Tag Archives: mps

Are we entering the age of the Social Media Election?

28 Mar

Caroline James @CarolineJames1

While we’re all excited about the Royal Wedding on the 29th April, it’s the 5th May I’m looking forward to.  While there’s perhaps a little less anticipation in the lead up to the AV referendum in comparison to the hysteria surrounding Kate Middleton’s dress, it marks an exciting moment for anyone looking at how journalists turn to social media to cover news stories these days.

In fact, Paul Waugh from PoliticsHome even makes a nifty comparison between past elections and the upcoming nuptials on Charlie Beckett’s POLIS blog: “It’s going to be a very social media Royal Wedding. Like the election debates, it will be TV that gets the big audiences but it will be the online networks that feel the buzz…Everyone will get a chance to have their say, regardless of the official or mass media coverage.”

So, how will coverage of the voting on the 5th May differ to what we saw last May in the General Election? We’ve already seen the BBC live blogging its election coverage and The Telegraph had an interactive election map, to name just two tools journalists have used in their past coverage.

With the arrival of the latest app – an iPhone canvassing app – this election will be what Peter Murrell, chief executive of the SNP, calls in a Caledonian Mercury article: “the first social media election”.  He claims: “the Tories spent a lot of money on social media last year but the country wasn’t quite ready. This year it is.”

And if MPs are using iPhone apps to canvas and Twitter and Facebook to connect with the electorate, you can bet your bottom dollar, the journalists won’t be far behind.  Take for example, how much discussion’s been stimulated by the referendum and, more to the point, the platforms being used on which to discuss the issues: there’s a Google groups AV debate and even a Facebook app that lets you try out AV, using polls and trivial examples:

Fun examples help the young (and typically apathetic) engage with what the referendum’s all about!

And for the journalists? Well the struggle to engage young people with politics is a subject about which the journalist typically finds much to write – even the BBC’s at it! So FB apps like this one get their own fair share of news coverage, for instance on this LSE blog post.  Social media is increasing the demographic who can follow, participate in and enjoy the upcoming election (referendum).  And the journalists have picked up on that: it’s not just straight results coverage with statistics and analysis anymore.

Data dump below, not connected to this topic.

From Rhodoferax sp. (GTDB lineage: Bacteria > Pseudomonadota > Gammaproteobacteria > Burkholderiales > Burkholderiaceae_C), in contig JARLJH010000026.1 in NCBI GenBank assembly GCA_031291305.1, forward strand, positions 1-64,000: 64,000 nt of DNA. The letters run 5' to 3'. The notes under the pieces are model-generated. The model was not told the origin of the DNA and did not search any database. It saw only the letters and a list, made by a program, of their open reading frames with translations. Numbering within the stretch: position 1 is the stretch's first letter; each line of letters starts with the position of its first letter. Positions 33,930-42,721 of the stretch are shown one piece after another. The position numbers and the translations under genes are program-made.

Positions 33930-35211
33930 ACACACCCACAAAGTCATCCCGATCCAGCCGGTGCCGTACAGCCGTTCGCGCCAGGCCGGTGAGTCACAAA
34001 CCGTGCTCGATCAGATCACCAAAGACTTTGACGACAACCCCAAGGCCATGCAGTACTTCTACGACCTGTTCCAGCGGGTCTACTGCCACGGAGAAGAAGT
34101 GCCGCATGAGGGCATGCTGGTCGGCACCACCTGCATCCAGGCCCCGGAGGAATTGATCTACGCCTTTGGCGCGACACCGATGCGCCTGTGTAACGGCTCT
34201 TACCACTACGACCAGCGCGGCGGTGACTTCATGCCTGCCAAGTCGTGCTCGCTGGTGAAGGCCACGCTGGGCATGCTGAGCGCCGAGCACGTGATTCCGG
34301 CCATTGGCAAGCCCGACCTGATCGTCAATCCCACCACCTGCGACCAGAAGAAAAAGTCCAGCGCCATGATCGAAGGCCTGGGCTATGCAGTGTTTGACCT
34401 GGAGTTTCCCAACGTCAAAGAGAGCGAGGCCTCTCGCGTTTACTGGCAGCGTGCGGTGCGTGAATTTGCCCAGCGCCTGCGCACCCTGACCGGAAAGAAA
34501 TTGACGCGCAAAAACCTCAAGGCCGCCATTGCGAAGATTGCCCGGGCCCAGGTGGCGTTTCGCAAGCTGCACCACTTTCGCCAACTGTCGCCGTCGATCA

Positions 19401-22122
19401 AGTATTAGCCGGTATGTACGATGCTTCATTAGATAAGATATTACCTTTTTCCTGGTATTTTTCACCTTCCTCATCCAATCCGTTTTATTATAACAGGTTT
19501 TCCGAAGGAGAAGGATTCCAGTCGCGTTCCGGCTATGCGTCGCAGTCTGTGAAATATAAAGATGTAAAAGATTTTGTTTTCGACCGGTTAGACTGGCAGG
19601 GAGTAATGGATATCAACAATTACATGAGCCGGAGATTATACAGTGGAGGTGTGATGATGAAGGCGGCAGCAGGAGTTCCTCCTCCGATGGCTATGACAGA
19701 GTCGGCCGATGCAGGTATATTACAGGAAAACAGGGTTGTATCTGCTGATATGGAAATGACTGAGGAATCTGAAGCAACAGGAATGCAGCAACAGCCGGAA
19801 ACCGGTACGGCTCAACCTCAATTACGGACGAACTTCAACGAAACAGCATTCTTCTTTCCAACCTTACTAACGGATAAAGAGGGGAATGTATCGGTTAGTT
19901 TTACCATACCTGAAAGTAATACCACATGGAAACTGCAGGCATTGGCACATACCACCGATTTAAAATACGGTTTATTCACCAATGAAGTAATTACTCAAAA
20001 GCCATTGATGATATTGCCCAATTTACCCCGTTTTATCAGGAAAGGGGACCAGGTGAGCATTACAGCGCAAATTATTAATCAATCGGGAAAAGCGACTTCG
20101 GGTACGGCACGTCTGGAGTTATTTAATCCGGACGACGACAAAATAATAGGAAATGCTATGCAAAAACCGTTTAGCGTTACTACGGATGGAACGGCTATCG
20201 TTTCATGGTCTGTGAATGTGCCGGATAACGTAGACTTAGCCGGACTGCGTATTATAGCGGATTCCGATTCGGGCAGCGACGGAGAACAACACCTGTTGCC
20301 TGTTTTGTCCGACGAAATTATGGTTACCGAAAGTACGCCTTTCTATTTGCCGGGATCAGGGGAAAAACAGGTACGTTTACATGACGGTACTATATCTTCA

Twitter in Parliament

27 Mar

Ian Kearney

@iankearney

Earlier this year Twitter users were given permission to Tweet from inside the courts and now, as of yesterday, MP’s have been given the go-ahead to Tweet from inside the Chamber.

Yes I am aware that MP’s have been doing this for quite some time but the Procedure Committee have just given it the official go ahead so its safe to see we will be seeing a lot more of it now as MP’s battle it out in the obligatory popularity contest that will ensue.

Despite what the critics had to say the report dismissed them by saying:

“Banning [mobile devices] from the Chamber might make the House appear out of touch with modern life and would mean that those in the Chamber would be the last to know of breaking news widely available on the internet.”

“MPs should be allowed to use handheld electronic devices, such as iPads and smartphones, in the Chamber of the House of Commons provided that they do so with decorum and regard for others.”

All this raises a few issues. Will we see Tweet-happy MP’s spending more time hashtagging then paying attention in Commons? Will the house of Parliament look more like a classroom full of texting teens than a government? Will the public be able to sway parliamentary business by Tweeting their MP’s?

There are both positive and negative consequences of this decision and I am sure it wont be long before we start to see the results whatever they may be.